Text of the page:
Sensitivity 78 81 78 81
    Specificity 89 84 87 84

    Table 9 shows the median, mean, interquartile range (IQR) and the standard deviation of the predictive variables of the optimum classifier in the different groups of the confusion matrix. The confusion matrix of the optimum classifier is:



    The classifier has failed 11 samples, 5 of which were FP, and the other 6 were FN. The three main differences between the TP and TN groups are a positive Vascular invasion in the TP group, a higher median Tumor size of 3 cm (versus 1.5 cm in the TN group), and a lower median Age at diagnosis of 55 years in the TP group (versus 58.50 in the TN group). The main difference between TP and FP groups is the Age at diagnosis that is much higher in the FP group (67 years old vs 55). Finally, Figure 3 shows the correlation network for the Lymph Nodes prediction problem and shows the relationships between the most discriminatory variables.

    Table 9. Lymph nodes metastasis prediction Median, mean, IQR, and standard deviation of the signatures of the most predictive variables in the different groups of the confusion matrix (TP, FP, TN and FN).
    Optimum Signature TP TN FP FN
    med mean IQR std med mean IQR std med mean IQR std med mean IQR std
    Vascular invasion 1.00 0.57 1.00 0.50 0.00 0.07 0.00 0.26 0.00 0.20 0.25 0.44 0.00 1.17 0.00 0.40
    Tumor size 3.00 2.85 0.97 1.35 1.50 1.89 1.55 1.30 1.50 2.22 1.50 1.90 2.15 2.35 0.60 1.09
    Perineural invasion 0.00 0.28 1.00 0.46 0.00 0.05 0.00 0.22 0.00 0.00 0.00 0.00 0.00 0.00 0.00 0.00
    Family history 1.00 0.95 0.00 0.21 1.00 0.80 0.00 0.40 1.00 1.00 0.00 0.00 1.00 0.67 1.00 0.51
    Age at diagnosis 55.00 58.29 24.00 16.03 58.50 59.50 21.50 13.60 67.00 68.20 16.00 9.36 57.50 59.50 12.00 9.28
    Ki67 expression 3.00 2.57 1.00 0.75 3.00 2.55 1.00 0.59 2.00 2.20 1.25 0.84 2.50 2.50 1.00 0.54
    Col11A1 score 1.00 2.05 4.50 2.48 1.00 1.87 4.00 2.15 1.00 2.60 3.50 2.30 2.00 2.00 2.00 2.19

    TP = true positive; TN = true negative; FP = false positive; FN = false negative;
    med=median; IQR= interquartile range; std = standard deviation

    Figure 3. Lymph nodes metastasis prediction. Correlation network among the most discriminatory prognostic variables.
    Figure 3.

    Discussion

    Regarding the most discriminatory prognostic variables of the histological grade, it is interesting to note that women in the HG2 group did not have any Oral contraceptives intake. Population studies aimed at exploring associations between oral contraceptive use and cancer risk have shown that the risks of endometrial and ovarian cancer appear to be reduced with the use of oral contraceptives, whereas the risks of breast, cervical, and liver cancer appear to be increased 30. Other relevant values related with patients in the HG2 group with respect to the HG3 group are: higher Age at diagnosis, Lactation habits, and number of Pregnancies (an average of 2.3 children for women in HG2 group vs 1.7 in HG3 group); lower tumor size (Tsize) and Tobacco smoking; and lower values of the immuno-histochemical variables, except for the AR (Androgen Receptor) expression. These results provide new insights concerning the clinical features and habits that might influence a better prognosis.

    The best prediction of the HG (disregarding the Nottingham grading system) was performed by a list of only 6 prognostic variables: Ki67 expression, Oral contraceptives, Col11A1 score, E-cad truncated, Tumor Size, and Col11A1 expression, with a very stable accuracy (93.8%), sensitivity (97.0%) and specificity (76.0%). Once again, the importance of Oral contraceptives in the HG prediction is highlighted. All these variables are crucial for breast cancer diagnosis and treatment 11, 12, 13, 14, but their combination has never been explored for HG assignment. The analysis of other equivalent networks has confirmed that Tumor size, Ki67 expression, Oral contraceptives, E-cad truncated, Col11A1 expression, p53 expression and Age at diagnosis are the most important prognostic variables in this prediction problem, and should be compulsory monitored to establish this important medical decision. The role of Ki67 expression as a prognostic marker in breast cancer has been also outlined by 39 in a large-base cohort study, concluding that it is associated with common histopathological parameters and as an additional independent prognostic factor for disease free and overall survivals. The relationship with the epithelial /mesenchymal (EMT) transition, expressed by the presence of ColA11, the truncated E-Cadherin and with the oral contraceptives intake are two main novelties of this analysis, since the samples with null Oral contraceptives intake fall in the HG2 group. Obviously, these values only provide general trends due to the possible presence of behavioral outliers.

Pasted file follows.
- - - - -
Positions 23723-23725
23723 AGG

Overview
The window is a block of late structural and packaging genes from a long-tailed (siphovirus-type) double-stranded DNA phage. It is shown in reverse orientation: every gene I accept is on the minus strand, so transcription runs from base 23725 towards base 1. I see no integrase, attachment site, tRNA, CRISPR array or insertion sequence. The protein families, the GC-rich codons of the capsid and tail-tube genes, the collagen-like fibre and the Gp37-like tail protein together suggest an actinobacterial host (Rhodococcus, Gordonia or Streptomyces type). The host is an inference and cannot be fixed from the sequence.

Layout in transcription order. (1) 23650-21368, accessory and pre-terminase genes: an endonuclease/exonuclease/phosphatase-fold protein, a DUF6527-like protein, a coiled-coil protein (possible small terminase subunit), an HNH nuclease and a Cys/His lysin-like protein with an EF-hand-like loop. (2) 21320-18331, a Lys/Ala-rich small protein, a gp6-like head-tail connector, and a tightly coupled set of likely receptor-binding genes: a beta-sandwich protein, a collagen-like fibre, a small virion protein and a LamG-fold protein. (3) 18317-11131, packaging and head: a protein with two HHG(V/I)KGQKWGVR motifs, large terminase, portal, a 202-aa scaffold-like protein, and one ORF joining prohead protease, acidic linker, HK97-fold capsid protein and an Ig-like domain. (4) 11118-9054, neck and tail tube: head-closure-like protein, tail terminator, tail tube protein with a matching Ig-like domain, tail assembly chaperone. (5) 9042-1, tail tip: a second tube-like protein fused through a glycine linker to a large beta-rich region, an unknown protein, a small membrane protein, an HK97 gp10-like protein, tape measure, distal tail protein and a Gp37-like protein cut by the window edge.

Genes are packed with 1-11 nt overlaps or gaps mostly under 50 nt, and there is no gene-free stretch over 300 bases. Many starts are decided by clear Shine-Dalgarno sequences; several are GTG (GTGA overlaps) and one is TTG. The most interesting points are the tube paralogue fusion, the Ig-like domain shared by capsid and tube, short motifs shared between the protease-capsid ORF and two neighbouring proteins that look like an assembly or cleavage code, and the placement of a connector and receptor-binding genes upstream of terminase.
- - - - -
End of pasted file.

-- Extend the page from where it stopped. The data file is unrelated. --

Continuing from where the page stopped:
The correlation network shows two main branches connecting Ki67 expression to Tumor size and AR expression, both with low correlation coefficients. Two branches start from AR through CK14 expression and E-cad truncated, both weakly correlated to the AR node with negative coefficients. In the tumor size branch, all the variables seem to be related to habits and clinical features, Age at diagnosis, Menopause, Tobacco smoking, Oral contraceptives, etc. The low correlation among all these variables implies that they should be considered as independent prognostic factors. This graphic also confirms the strong correlation between the three representations of the Col11A1 protein. The role of the Androgen Receptor in breast cancer has been reviewed by 40, concluding that AR expression might play a role during tumor progression. Although histologic grading has become widely accepted as a powerful indicator of prognosis in breast cancer, no connections with other biomarkers has been made relevant. In our opinion this is one major findings of this research that will serve to improve the actual methods of prognosis.